Dark brought another cold night in the Gallo Campground, and I decided it would be a good night, clear and still, to photograph the night sky. On the advice of a fellow outdoor photographer who makes a lot of star trace images, I decided to shoot a number of relatively short-exposure (30 seconds) images and stack them together in Photoshop, a technique that minimizes the noise associated with very long exposures with digital sensors. After some reading on the web, I was able to stack 60 images, resulting in a nice 30-minute star trace photo looking southwest.
Peñasco Blanco, Angel Peak, Aztec Ruins, and Anasazi Arch
I broke camp early in Chaco, and hit the last trail in the park, Peñasco Blanco, which passes the famous Supernova platograph, thought to represent the supernova of 1054 AD. Again, I didn’t see anyone else on the trail. There are several great houses along this route, and some very interesting petroglyph panels along the trail. A long trail that crosses the Chaco wash near the west end of the park, this route affords views of its namesake, the Peñasco Blanco great house, for much of the way.
With all the trails at Chaco under my belt, I drove north to U. S. 550, then headed northwest to spend the night in Farmington, New Mexico.
Along the way I stopped briefly at Angel Peak, which we visited in 2003, to see if anything had changed. The site was essentially unchanged, with just a few more gas and oil wells visible. It has been renamed, however; it is now the Angel Peak Scenic Area; six years ago it was the Angel Peak National Recreation Area.
I made a few passable frames, but since I wasn’t hiking, and had gotten lots of really great stuff in 2003, I decided to drive on.
My next stop was Aztec Ruins National Monument, where I wanted to rephotograph the reconstructed Great Kiva. I was always disappointed in my result six years ago, and wanted to try again. I thought I knew how I wanted to reshoot it, and shot it that way, but also made a fisheye view, and that ended up being my favorite.
My next stop was just up the road from Aztec. The rangers at Aztec gave me a map of local arches, and I wanted to find and photograph the largest of them, Anasazi Arch.
The brochure had GPS coordinates, so I plugged them in, and my GPS got me close enough that I could figure out the rest. Getting to the arch after parking involved a bit of cliff scrambling, and some route finding, but in the end wasn’t overly difficult. Among other things, I could hear the hum from the oil rig pumping station below, so I could always follow the sound if I felt lost. It was obvious from the beer cans and tire tracks in the area that it was a party hangout at night. The arch itself is impressively big and beautiful.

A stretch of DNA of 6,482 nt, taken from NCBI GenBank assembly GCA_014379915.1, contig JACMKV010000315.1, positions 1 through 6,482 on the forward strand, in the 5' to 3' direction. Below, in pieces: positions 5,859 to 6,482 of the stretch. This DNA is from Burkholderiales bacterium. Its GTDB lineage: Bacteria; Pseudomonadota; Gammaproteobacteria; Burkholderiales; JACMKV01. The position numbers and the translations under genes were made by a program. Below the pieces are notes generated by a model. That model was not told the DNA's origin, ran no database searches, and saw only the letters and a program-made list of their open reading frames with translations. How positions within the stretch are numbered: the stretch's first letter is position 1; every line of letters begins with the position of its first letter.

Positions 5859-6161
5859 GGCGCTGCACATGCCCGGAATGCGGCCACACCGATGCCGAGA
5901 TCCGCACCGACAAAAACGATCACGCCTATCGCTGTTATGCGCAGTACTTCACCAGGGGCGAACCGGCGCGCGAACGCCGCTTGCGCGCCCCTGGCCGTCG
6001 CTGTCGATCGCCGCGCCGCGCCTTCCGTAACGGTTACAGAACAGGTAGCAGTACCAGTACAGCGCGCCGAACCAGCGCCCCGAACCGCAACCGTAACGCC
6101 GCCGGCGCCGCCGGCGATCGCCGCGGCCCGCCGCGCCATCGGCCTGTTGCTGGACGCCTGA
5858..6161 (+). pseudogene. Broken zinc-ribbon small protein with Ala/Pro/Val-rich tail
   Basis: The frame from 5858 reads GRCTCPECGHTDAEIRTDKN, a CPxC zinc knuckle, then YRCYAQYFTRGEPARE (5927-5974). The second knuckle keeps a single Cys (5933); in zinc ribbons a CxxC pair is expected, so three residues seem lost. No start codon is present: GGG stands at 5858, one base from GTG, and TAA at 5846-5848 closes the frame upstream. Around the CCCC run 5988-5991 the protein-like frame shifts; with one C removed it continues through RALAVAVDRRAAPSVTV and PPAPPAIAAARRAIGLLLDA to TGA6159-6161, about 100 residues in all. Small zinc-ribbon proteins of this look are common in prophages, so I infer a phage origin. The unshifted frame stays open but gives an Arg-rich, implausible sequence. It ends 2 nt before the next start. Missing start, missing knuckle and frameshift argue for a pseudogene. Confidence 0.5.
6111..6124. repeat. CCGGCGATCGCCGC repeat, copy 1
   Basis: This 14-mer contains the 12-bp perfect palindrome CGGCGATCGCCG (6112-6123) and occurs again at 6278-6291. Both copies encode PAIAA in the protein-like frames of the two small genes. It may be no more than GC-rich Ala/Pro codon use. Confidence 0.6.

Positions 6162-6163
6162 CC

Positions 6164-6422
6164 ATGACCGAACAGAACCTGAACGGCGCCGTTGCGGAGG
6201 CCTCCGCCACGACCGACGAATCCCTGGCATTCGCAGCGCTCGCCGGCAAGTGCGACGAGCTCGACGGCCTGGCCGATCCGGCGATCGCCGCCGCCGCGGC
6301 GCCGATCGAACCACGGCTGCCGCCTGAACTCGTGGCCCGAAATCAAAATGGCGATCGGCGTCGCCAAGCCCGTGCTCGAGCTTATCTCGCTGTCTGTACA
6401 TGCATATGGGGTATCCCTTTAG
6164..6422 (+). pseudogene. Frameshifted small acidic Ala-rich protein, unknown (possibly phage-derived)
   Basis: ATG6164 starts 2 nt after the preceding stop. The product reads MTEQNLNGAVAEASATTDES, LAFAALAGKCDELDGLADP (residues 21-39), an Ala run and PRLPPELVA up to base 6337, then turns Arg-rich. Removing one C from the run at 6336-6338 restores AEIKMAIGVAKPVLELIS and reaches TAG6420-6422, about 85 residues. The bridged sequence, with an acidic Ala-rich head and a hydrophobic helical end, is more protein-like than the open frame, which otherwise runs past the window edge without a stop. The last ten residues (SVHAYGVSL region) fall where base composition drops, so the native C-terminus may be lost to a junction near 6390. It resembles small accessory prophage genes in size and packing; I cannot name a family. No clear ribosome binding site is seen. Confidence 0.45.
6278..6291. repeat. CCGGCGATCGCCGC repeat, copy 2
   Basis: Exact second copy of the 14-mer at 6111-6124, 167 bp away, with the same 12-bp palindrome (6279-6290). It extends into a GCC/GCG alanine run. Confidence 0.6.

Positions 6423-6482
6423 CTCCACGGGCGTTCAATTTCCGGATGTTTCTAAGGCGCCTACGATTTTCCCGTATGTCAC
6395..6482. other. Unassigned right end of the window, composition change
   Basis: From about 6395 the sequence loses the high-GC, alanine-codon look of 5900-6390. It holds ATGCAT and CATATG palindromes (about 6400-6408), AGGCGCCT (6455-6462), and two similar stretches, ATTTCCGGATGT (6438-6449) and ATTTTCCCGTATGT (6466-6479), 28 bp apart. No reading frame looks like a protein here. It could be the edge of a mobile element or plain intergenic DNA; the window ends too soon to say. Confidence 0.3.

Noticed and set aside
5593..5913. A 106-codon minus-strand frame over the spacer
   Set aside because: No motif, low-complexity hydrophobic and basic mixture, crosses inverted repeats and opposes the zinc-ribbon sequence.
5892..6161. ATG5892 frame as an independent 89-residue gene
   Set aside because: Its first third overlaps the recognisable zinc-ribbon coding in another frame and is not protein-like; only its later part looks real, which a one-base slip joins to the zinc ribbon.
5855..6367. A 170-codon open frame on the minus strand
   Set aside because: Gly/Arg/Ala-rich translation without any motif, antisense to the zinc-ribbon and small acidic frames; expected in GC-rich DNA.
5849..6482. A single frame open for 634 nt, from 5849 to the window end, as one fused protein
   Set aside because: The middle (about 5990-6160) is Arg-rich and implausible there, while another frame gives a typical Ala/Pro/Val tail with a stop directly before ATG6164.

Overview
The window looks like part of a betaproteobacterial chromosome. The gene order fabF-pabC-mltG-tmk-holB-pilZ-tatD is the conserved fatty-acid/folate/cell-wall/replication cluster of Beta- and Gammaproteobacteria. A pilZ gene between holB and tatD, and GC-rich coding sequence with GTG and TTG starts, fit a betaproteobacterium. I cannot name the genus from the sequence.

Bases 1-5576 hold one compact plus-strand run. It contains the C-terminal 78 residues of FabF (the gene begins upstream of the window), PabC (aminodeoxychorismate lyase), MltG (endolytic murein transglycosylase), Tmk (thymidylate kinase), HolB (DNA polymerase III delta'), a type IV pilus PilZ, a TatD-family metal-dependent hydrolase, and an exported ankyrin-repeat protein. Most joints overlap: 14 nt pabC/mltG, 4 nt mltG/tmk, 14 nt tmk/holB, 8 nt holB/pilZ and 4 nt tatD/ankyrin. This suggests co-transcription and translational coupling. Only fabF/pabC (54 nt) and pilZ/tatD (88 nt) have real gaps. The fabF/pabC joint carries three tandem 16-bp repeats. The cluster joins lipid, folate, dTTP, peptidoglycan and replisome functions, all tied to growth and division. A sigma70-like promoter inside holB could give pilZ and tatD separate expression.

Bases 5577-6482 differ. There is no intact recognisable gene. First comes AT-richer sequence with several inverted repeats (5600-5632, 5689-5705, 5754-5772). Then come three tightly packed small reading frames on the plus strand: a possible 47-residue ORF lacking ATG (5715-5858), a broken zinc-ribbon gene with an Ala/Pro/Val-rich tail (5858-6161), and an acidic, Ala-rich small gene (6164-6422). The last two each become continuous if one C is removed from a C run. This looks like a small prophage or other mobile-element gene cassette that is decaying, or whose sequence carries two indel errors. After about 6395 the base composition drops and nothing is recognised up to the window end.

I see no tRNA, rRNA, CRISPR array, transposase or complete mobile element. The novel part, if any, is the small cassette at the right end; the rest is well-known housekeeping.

Finally, I settled in to a motel room in Farmington for the night.
Bisti Wilderness, El Morro, and driving to Tucumcari
One item I wanted to be sure to see and photograph on this trip was the Bisti Wilderness Area, about 35 miles south of Farmington, New Mexico. Aside a short day hike in 2001, I haven’t seen enough of this huge, alien landscape.
In 2001, we hiked east and then north into an interesting area of eroded towers and washes, but I wanted to see something different this time, so I struck out directly east, then bent southeast as I followed the Bisti Wash. I came across some very interesting fields of hoodoos, as well as some excellent eroded bentonite hills. Despite the fact that the light was stubbornly subdued by a veil of high clouds, I felt I was still able to shoot some very interesting stuff.
While I was exploring, I topped a red hill to sort out where I wanted to go, and spotted a tent and two figures who appeared to be people taking pictures. I made my way that direction, and approached and asked, “I’m looking for a formation called the ‘Cracked Eggs.’ Do you know where I could find it?”
“It’s right here!” they explained. We talked for a while, and they told me they were Steve and Chris from Albuquerque, and that they had come just for a couple of days to make a few pictures. The night before, they made some light-painting photos of the Cracked Eggs while they camped.
Since the light wasn’t cooperating, I decided to hike out around mid-day. I looked at a map for something that might be an interesting afternoon stop, and saw El Morro National Monument to the south. In 2000, I tried to visit it, but was too late in the day, so it was closed. This time, however, I would be there right after lunch, and I would be able to hike any short trails they offered.
I was surprised and delighted by the one trail, the Headland Trail, at El Morro.
It leads first past the reason for its significance, a large pool of water that stays full all year, which many years ago allowed travelers to stop and fill up on their journeys to explore the west. One result of this was “Inscription Rock,” the next item on the trail, which shows hundreds of historical messages carved into the stone. The trail continues up and around these amazingly beautiful sandstone towers past a large, oddly-structured natural arch called “Woodpecker Rock”, and leads around a spectacular box canyon, then past a Mogollon ruin. I was surprised that all this was hidden here, and glad I came.
The Drive Home
The drive home from Tucumcari is usually fairly uneventful, but on this occasion, I wanted to give another look to the Cadillac Ranch, to see if the yellow they had painted five days earlier was still there. Sure enough, the graffiti, part of the life of the Cadillac Ranch, had come back. It was pretty amazing, actually.
It was another excellent excursion out west, and from the moment it was over, I was planning the next one.